Chinkapin oak

Leaves and acorns of chinkapin oak.

Chinkapin oak is native to the Midwest, where it is often found as a specimen planting or as a grouping of tree for parks and large areas. Chinkapin oaks are found on dry, limestone outcrops in the wild and perform well in alkaline soils. Its glossy, coarsely-toothed leaves are yellow-green and small compared to most oaks. Young trees retain a pyramidal to oval habit with a pale gray, scaly ridged central trunk. As trees age, the crown becomes more rounded.

This species is native to the Chicago region according to Swink and Wilhelm's Plants of the Chicago Region, with updates made according to current research.

Botanical name:

Quercus muehlenbergii

All Common Names:

Chinkapin oak, Chinquapin oak, yellow chestnut oak, yellow oak, rock oak

Family (English):

Beech; Oak

Family (Botanic):

Fagaceae

Planting Site:

  • Residential and parks

Tree or Plant Type:

  • Tree

Foliage:

  • Deciduous (seasonally loses leaves)

Native Locale:

  • Chicago area,
  • Illinois,
  • North America

Landscape Uses:

  • Shade tree,
  • Specimen

Size Range:

  • Large tree (more than 40 feet)

Mature Height:

50-80 feet

Mature Width:

50-70 feet

Light Exposure:

  • Full sun (6 hrs direct light daily)

Hardiness Zones:

  • Zone 5 (Chicago),
  • Zone 6,
  • Zone 7

Soil Preference:

  • Alkaline soil,
  • Moist, well-drained soil

Acid Soils:

  • Moderately Tolerant

Alkaline Soils:

  • Tolerant

Salt Spray:

  • Intolerant

Soil Salt:

  • Intolerant

Drought Conditions:

  • Tolerant

Poor Drainage:

  • Moderately Tolerant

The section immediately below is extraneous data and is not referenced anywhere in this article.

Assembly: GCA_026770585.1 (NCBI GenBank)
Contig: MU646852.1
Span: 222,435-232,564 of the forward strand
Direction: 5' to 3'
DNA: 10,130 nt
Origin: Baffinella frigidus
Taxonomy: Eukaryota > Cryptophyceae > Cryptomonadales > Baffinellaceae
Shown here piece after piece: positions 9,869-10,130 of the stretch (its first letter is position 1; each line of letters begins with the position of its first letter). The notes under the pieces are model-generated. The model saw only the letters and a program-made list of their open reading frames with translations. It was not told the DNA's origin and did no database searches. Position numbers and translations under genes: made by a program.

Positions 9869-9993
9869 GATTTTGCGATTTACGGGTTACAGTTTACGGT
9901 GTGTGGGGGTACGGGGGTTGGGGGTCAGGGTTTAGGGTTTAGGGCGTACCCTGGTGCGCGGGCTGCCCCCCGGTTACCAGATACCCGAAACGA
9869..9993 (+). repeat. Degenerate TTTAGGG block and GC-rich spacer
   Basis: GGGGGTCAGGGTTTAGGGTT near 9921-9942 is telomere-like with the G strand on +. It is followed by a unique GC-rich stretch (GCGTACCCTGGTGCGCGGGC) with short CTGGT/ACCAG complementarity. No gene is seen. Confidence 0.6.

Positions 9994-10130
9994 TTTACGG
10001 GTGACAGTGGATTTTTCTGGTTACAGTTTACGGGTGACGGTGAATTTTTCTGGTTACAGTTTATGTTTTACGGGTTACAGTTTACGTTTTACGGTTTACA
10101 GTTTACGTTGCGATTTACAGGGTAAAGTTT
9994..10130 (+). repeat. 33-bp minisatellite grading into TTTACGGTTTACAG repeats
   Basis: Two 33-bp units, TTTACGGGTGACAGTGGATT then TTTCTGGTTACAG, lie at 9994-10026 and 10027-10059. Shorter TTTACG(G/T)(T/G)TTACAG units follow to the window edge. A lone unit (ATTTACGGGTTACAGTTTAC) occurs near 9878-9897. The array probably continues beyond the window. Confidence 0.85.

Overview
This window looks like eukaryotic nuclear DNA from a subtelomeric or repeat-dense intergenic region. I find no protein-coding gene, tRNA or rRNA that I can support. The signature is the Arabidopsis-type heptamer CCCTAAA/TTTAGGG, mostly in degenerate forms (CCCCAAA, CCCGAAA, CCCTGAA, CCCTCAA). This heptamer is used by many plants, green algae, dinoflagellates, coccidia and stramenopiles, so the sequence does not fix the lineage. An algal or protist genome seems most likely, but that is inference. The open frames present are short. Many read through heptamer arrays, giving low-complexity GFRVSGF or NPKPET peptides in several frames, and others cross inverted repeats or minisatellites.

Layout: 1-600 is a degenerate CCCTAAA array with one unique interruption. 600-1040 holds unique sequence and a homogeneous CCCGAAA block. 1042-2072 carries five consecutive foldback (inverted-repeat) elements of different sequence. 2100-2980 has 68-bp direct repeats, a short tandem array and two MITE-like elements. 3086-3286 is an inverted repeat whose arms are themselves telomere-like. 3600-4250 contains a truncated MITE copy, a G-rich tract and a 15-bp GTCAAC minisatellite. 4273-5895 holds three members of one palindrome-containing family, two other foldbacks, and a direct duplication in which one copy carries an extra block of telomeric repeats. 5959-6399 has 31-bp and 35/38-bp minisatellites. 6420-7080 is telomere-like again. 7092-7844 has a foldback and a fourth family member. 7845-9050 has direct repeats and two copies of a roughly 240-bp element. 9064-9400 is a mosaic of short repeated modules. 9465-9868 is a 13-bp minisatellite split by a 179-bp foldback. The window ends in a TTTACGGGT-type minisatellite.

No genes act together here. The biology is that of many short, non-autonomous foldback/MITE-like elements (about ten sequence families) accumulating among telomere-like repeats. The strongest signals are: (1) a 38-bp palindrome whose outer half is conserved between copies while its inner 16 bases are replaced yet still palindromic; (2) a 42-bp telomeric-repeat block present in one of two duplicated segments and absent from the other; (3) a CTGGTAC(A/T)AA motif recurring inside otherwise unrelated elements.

Planting Considerations:

  • Messy fruit/plant parts

Ornamental Interest:

  • Fall color

Season of Interest:

  • Mid fall,
  • Late fall

Flower Color & Fragrance:

  • Inconspicuous

Shape or Form:

  • Pyramidal,
  • Round

Growth Rate:

  • Slow,
  • Moderate

Transplants Well:

  • Yes

Wildlife:

  • Game birds,
  • Game mammals,
  • Migrant birds,
  • Small mammals

More Information:

Tree & Plant Care

Best grown in rich, deep soils but often found in the wild on dry, limestone outcrops in low slopes, and  wooded hillsides.
One of the best oaks for alkaline soils.
Prune oaks in the dormant season to avoid attracting beetles that may carry oak wilt.

Disease, pests, and problems

Anthracnose, oak wilt, two-lined chestnut borer.

Native geographic location and habitat

Native to eastern and central United States
C-Value: 8

Bark color and texture 

Mature bark is ashy-gray with flaky, scaly ridges and plates. The scales are separated by shallow fissures.

Leaf or needle arrangement, size, shape, and texture

Alternate,  variable in shape and size, coarsely toothed with each tooth ending in a point.
Leaves are 4 to 6 inches long, dark green and smooth above, often pale and slightly hair beneath.
Fall color is a yellow to orange-brown to brown.

Flower arrangement, shape, and size

Borne separately on same tree in April and May. Male flowers are clusters of hanging catkins. Female flowers are inconspicuous tiny spikes found in the axils of new leaves.

Fruit, cone, nut, and seed descriptions

Small, solitary, 1/2 inch-long acorn with a thin, bowl-shaped, warty cap covering half of the nut. Ripe fruit is dark brown to black.

Location of Quercus muehlenbergii (Chinkapin oak) at the Arboretum